Author : G. B. Barron

Title : The Constitutional Characterisitics of Dwellers in Large Towns as Relating to Degeneracy (1888)

Keywords: Boer War, cities, towns, degeneration, Jack the Ripper, military training, physical deterioration, urban degeneration.

Pages : Introduction | page 1


G. B. BARRON’s ‘The Constitutional Characteristics of Dwellers in Large Towns as Relating to Degeneracy,’ was originally published in the Lancet (20 October 1888). It appeared in the medical journal in between the fourth and fifth of ‘Jack the Ripper’s’ murders in the largest city in the world, London. It is a classic example of the flood of literature which saw degeneracy not in art (as Max Nordau did) but rather as a result of living in large cities. Modernist writers would later champion the city and its ‘pressures, the novelties, the debates, the leisure, the money, the rapid change of personnel, the influx of visitors, the noise of many languages, [and] the vivid trade in ideas and styles’ (Malcolm Bradbury, ‘The Cities of Modernism,’ in Bradbury and James McFarland [eds.], Modernism [London: Penguin, 1991]: pp. 96-104: p. 97) as all that was best for and most stimulating to the human mind. However, the late-nineteenth century vision of the city was one of disease and decay.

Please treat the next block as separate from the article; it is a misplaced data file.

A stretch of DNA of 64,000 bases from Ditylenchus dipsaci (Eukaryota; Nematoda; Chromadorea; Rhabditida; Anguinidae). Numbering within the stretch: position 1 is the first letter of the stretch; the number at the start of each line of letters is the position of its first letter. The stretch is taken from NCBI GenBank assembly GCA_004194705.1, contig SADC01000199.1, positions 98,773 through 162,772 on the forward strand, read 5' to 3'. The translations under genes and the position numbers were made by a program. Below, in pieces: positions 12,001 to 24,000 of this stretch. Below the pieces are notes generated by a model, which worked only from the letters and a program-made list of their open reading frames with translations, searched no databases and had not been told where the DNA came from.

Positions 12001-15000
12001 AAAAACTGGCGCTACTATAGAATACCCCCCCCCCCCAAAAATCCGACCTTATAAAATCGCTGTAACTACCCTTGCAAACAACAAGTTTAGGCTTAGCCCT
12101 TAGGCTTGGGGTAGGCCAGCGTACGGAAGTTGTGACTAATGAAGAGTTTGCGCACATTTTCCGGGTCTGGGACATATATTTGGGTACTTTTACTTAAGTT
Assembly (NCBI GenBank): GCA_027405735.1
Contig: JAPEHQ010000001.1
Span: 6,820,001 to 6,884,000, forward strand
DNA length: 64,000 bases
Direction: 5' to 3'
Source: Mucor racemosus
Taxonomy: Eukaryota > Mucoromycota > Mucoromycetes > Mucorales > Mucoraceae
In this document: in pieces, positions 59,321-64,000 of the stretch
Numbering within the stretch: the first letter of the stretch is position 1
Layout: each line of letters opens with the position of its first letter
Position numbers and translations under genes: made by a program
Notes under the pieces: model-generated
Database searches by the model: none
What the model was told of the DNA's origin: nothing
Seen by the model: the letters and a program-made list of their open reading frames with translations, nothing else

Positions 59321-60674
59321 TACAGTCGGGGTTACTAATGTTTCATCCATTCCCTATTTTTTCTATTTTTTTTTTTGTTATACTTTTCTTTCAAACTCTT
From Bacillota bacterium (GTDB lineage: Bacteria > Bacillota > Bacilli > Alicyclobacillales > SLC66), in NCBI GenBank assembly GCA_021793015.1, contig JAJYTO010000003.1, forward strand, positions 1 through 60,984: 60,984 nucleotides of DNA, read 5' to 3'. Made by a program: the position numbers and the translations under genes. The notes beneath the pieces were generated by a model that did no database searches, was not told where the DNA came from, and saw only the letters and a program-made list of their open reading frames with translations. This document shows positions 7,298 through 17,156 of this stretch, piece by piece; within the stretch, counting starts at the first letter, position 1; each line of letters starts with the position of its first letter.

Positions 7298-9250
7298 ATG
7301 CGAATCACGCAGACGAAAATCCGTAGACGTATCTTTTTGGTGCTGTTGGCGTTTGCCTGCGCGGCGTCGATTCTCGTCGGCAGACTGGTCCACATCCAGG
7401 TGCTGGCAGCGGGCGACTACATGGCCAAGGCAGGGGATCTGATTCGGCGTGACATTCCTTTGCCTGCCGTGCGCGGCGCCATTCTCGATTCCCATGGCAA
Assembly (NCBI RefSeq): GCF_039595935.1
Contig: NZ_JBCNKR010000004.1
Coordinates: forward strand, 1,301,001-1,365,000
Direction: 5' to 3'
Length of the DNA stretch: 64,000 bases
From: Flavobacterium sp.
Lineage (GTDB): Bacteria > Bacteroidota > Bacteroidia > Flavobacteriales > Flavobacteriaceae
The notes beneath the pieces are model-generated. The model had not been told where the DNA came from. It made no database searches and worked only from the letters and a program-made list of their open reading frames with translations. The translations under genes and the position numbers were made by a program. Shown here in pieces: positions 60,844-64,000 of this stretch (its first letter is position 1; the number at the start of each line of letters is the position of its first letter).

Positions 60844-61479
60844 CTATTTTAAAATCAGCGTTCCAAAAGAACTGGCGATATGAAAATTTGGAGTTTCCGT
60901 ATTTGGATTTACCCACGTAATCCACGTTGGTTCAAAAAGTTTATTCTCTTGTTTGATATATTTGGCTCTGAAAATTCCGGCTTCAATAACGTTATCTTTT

As early as 1866, John Edward Morgan was making plain ‘The Danger of the Deterioration of Race from the Too Rapid Increase of Great Cities,’ to use the title of his volume, which imagined the average town dweller a pathetic example of manliness with a ‘singular want of stamina,’ ‘blanched lips,’ ‘colourless cheeks,’ ‘attacks of neuralgia,’ ‘a quiveringly protruded tongue,’ ‘dry and parched’ skin, and ‘scanty and withered’ hair (London: Longmans, Green, and Co., pp. 5, 6). James Cantlie’s Degeneration amongst Londoners (1885) and J. Milner Fothergill’s 1889 work The Town Dweller, which foresaw a future in which cities were full of ‘tiny ugly little objects - manikins merely, a race of dwarfs indeed’ (London: H. K. Lewis, p. 107), were two more texts which offered similarly disturbing views of city life. However, these texts can only form models of urban degeneration which are filtered through the giant distorting prism of empire. Individual organisms were swamped in the concern for the grand social organism which was the British Empire. The failures of the Boer War were blamed on poor national fitness, and - still worse - it was clear that Britain’s increasing industrialisation meant that those ruddy-faced and muscular countrymen who had traditionally constituted the best fighting body were now being sucked into the whirlpool of the foul-smelling cities to become - and sire - physically impotent wretches. As the articles by Richard Solway and George Shee show (see Reading List), the first ten years of the twentieth century witnessed an obsession with so-called ‘physical deterioration’ and its implications for the imperial race. For Shee to claim compulsory military training as the cure for ‘physical deterioration,’ and not, say, economic reform or urban renewal projects, indicates overwhelmingly that perceived degeneracy in the cities and towns was inextricably connected to the needs and wants of empire.

Back to Degeneration Documents | Introduction | page 1